Some Educational Institutions believe practitioners should use Action Research as part of their continuing CPD (continuing professional development).
Action Research can involve a variety of qualitative methods, these can include: 1:1 interviews, focus groups, participant observation. The practitioner may decide to use more than one method.
There is a risk that for the practitioner who decides to evaluate his own practice. How do you select students to participate ? How objective will the practitioner be in his/her selection of participants ? Is there a risk that the practitioner selects students who he knows will co-operate with study, who he /she has a good relationship so that any comments/interview data will be complementary of the practitioner ?
Will students feel they have a choice to participate or are they just selected/coerced ?
Will participants be honest in answers to questions particularly if the answer was negative ? Would there be fear of repercussions (lower grade marks etc).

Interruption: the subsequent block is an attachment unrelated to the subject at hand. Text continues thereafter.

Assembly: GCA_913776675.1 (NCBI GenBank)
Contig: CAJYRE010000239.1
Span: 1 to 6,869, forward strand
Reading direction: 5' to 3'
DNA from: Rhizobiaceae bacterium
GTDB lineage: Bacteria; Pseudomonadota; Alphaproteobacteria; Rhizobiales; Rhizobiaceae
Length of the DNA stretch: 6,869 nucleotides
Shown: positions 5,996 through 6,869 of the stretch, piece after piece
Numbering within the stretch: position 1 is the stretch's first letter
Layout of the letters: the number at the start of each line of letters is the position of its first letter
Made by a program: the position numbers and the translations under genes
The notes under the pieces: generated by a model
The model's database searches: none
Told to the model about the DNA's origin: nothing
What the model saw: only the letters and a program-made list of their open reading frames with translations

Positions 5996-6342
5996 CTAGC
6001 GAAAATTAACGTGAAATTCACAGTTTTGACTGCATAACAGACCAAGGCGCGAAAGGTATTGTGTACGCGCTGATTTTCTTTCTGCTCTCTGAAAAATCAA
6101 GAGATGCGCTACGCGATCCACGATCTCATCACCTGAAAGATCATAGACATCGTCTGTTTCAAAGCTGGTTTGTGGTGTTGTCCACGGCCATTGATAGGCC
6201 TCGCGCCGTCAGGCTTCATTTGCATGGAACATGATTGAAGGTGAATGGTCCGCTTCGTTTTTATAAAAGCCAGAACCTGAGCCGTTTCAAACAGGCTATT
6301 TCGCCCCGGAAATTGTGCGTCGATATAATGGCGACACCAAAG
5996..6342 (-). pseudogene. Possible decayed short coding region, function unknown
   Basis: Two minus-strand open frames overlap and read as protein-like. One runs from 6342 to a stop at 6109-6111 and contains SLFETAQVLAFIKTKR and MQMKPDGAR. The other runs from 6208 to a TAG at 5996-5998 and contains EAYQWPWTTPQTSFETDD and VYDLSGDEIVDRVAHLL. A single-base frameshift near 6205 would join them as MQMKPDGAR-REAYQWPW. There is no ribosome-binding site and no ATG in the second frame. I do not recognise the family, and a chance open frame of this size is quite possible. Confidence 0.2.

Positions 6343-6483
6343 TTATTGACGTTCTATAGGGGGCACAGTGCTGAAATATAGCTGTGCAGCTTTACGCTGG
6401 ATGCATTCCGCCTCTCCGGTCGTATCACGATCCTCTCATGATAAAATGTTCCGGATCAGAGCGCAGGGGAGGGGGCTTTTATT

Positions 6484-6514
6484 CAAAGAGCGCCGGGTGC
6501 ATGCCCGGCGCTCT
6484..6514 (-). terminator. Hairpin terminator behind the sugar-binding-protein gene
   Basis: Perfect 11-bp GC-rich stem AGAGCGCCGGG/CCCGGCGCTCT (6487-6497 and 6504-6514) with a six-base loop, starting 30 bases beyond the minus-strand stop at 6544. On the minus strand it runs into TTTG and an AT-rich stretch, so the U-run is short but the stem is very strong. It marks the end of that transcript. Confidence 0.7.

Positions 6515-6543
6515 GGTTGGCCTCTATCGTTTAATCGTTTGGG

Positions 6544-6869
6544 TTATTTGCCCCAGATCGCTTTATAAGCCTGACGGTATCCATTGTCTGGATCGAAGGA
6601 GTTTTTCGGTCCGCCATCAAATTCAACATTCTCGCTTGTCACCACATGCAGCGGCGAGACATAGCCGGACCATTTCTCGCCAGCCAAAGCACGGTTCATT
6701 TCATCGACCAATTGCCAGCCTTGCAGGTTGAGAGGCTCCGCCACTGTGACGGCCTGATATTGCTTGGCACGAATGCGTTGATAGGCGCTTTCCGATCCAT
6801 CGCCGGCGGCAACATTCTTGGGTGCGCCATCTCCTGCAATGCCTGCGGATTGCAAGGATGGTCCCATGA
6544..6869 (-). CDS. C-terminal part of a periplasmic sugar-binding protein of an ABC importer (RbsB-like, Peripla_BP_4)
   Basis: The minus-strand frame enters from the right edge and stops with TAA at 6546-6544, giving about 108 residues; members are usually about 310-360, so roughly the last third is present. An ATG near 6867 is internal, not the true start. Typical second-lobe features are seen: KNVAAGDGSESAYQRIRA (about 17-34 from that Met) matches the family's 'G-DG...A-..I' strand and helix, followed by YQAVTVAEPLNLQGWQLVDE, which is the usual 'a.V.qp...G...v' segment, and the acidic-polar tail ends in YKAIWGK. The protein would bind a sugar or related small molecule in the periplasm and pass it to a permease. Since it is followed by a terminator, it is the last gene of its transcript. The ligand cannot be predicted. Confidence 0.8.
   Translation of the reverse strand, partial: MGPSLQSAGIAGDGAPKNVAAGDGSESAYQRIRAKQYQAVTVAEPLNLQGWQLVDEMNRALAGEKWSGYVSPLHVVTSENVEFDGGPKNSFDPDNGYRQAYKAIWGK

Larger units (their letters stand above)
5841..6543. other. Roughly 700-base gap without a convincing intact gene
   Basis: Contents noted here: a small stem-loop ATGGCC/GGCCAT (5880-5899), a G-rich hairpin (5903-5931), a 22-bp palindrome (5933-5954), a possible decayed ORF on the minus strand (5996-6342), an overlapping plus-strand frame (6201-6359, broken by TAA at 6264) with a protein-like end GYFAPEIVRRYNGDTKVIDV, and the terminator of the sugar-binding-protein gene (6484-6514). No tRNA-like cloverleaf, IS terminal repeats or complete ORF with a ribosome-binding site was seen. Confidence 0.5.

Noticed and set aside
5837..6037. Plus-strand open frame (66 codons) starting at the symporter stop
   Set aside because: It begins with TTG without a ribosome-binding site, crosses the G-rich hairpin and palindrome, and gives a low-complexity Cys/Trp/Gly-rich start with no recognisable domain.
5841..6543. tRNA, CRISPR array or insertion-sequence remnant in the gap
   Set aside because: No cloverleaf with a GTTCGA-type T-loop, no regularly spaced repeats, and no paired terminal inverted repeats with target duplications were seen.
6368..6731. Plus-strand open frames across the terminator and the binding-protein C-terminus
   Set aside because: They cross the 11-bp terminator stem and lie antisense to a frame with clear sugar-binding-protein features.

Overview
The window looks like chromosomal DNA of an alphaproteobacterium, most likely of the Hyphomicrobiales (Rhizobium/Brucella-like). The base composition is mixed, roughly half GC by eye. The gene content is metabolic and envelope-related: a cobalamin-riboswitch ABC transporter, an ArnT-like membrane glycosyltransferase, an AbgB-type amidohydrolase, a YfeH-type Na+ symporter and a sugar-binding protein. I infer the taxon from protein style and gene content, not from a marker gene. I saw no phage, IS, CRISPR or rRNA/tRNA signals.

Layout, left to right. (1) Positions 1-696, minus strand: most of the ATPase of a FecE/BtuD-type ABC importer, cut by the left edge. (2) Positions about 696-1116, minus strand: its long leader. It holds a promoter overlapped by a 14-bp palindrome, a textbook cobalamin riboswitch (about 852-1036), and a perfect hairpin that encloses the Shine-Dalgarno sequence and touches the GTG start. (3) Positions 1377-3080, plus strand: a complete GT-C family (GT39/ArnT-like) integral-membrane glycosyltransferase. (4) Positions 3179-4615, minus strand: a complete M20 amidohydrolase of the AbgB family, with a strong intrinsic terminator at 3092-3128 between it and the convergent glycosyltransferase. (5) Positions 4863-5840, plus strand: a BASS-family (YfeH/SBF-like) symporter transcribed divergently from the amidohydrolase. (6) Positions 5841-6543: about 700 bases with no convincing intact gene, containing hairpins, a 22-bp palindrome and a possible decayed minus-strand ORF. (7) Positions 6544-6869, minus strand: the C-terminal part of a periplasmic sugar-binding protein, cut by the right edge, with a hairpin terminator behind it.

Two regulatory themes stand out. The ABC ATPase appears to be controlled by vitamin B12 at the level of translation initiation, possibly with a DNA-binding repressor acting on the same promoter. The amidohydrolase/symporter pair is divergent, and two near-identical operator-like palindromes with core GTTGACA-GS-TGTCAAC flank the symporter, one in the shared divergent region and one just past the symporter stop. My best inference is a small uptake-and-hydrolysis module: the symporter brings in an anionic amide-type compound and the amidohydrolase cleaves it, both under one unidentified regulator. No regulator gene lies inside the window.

When writing up the report, how objective will the practitioner be when wiring the results ? What if the report is critical of their teaching style ? Will the practitioner include findings that will reveal this or will this be left out of the report ? If so it does raise the issue of how validated the report is.
The purpose of Action Research is to allow the practitioner the opportunity for reflexive inquiry. That a practitioner who decides to use this research method has to be prepared to critically analyse and evaluate their practice if they want to make changes and improve. They most be prepared to take action as a result of the findings.
For the practitioner who has been asked by either the work colleague or institution to evaluate the practice of another work colleague. There is risk that working relationships can be harmed. Particularly if the findings are critical of the practitioners teaching styles/methods.
The researcher ethical dilemma will they be objective or subjective.